1. Explore the tensions between psychoanalysis and the social sciences, examining to what extent current psychological approaches have reified the human psyche and the implications of this for understanding societal concerns psychoanalytically.
2. Develop and apply analytic and critical reasoning skills to the understanding of a range of cultural representations, including mental health and illness and culture-bound therapeutic practices (including psychoanalysis), and social definitions of gender, race, and ethnic status.
3. Gain deeper experience in methods of research and analysis as the basis for informed investigations that cross disciplinary borders.
4. Focus on the critical reading of psychoanalytic and cultural texts regarding a specific research topic. Using appropriate methods, engage in synthetic, interdisciplinary study of a specific aspect of culture or society.
The programs in Psychoanalysis, Society, and Culture provide an educational space in which the student becomes progressively more capable of and responsible for integrating theories and methods from multiple disciplines and applying his or her knowledge and skills to theoretical and practical work. What direction the student takes upon graduation depends in large part upon his or her interests and synthetic conclusions.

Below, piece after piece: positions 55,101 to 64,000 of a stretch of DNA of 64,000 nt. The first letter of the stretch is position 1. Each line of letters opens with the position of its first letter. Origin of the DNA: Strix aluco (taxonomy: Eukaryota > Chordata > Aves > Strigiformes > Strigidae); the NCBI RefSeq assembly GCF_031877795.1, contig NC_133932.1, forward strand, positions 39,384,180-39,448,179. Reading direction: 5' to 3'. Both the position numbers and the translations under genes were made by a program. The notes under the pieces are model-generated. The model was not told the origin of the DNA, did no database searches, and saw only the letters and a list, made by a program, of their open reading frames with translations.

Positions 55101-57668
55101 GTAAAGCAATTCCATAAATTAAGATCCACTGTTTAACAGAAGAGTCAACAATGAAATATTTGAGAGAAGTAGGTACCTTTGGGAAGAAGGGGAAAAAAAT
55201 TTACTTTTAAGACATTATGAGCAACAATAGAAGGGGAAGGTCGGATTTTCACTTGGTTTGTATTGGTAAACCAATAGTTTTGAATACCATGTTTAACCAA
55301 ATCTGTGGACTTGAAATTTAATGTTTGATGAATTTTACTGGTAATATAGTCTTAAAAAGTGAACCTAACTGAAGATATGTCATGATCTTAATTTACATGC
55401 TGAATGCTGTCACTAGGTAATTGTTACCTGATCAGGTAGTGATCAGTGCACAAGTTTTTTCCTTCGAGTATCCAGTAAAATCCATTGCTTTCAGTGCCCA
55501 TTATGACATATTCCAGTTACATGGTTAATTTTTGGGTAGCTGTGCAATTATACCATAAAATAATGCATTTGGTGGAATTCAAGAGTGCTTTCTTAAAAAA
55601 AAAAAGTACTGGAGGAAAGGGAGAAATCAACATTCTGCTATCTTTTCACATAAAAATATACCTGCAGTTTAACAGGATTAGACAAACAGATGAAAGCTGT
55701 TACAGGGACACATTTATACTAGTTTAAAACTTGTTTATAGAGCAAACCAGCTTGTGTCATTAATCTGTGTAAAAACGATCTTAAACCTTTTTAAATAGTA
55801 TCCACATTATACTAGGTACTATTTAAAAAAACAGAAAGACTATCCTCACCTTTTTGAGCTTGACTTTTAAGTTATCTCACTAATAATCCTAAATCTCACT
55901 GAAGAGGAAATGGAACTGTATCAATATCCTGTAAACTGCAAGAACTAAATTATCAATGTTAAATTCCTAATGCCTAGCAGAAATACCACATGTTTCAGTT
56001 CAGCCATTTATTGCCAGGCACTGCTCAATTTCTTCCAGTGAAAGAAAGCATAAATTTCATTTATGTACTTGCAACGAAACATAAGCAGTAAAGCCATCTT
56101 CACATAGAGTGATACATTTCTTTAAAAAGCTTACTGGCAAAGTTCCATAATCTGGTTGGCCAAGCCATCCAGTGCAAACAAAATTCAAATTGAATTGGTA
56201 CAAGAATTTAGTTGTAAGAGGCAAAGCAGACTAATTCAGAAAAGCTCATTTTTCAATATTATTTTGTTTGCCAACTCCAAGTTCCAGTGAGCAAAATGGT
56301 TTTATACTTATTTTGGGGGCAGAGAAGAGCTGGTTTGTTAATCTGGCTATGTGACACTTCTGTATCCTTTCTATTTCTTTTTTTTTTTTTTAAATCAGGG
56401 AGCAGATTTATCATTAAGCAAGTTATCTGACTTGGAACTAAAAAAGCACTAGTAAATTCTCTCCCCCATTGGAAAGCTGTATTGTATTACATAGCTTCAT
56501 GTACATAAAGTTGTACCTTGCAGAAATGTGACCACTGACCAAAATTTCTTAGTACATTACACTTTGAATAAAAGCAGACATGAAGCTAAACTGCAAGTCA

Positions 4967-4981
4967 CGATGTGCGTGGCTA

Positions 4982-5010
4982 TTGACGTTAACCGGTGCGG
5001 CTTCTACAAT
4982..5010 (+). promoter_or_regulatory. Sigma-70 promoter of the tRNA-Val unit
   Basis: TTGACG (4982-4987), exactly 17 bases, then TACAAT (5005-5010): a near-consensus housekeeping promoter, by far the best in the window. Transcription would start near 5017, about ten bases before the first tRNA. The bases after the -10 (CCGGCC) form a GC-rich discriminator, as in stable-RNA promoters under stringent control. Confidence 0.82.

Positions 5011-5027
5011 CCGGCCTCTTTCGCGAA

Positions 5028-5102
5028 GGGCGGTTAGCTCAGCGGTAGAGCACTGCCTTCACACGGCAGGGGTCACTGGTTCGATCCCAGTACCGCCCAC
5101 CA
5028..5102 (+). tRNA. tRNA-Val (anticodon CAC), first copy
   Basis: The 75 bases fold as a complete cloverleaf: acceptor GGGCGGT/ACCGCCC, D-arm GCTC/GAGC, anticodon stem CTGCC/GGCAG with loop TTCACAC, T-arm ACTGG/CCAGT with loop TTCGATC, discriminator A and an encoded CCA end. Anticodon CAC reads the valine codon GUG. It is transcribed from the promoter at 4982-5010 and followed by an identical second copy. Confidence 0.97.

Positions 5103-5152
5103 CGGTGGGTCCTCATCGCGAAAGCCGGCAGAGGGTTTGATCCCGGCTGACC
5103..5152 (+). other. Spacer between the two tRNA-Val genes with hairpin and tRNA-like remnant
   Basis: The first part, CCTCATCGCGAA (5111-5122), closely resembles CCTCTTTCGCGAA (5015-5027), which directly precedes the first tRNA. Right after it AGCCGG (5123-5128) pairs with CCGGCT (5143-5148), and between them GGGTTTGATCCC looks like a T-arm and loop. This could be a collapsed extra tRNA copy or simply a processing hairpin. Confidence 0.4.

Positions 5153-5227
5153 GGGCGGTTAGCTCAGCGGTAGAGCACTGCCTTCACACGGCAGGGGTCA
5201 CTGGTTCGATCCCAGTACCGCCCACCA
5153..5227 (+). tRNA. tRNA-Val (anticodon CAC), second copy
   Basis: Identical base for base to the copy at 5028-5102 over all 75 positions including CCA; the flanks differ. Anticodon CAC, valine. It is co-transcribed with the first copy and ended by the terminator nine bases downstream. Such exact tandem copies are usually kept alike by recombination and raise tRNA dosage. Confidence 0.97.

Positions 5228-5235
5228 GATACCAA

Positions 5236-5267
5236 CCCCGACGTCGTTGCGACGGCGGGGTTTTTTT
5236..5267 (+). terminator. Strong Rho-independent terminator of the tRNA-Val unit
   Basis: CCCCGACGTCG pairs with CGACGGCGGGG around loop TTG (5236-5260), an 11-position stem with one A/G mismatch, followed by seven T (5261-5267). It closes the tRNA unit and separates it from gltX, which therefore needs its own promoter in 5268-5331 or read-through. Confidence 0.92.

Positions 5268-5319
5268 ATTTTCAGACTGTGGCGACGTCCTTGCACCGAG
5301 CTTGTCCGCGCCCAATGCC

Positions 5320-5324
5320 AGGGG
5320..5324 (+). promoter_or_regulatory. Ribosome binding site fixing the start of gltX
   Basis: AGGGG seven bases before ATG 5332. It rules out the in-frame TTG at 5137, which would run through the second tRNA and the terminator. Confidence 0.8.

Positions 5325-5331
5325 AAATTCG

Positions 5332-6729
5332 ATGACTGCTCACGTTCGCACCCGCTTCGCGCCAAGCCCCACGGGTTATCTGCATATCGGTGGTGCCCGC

To a large extent, the graduate of a program in Psychoanalysis, Society, and Culture is a self-made individual. Program graduates follow their own distinctive paths to success, applying their learning in applied and academic settings relevant to their areas of interest. Over the last five years, 71% of graduates from this program secured employment in a related field such as augmenting professional practice, administrative leadership, and untenured positions in academia.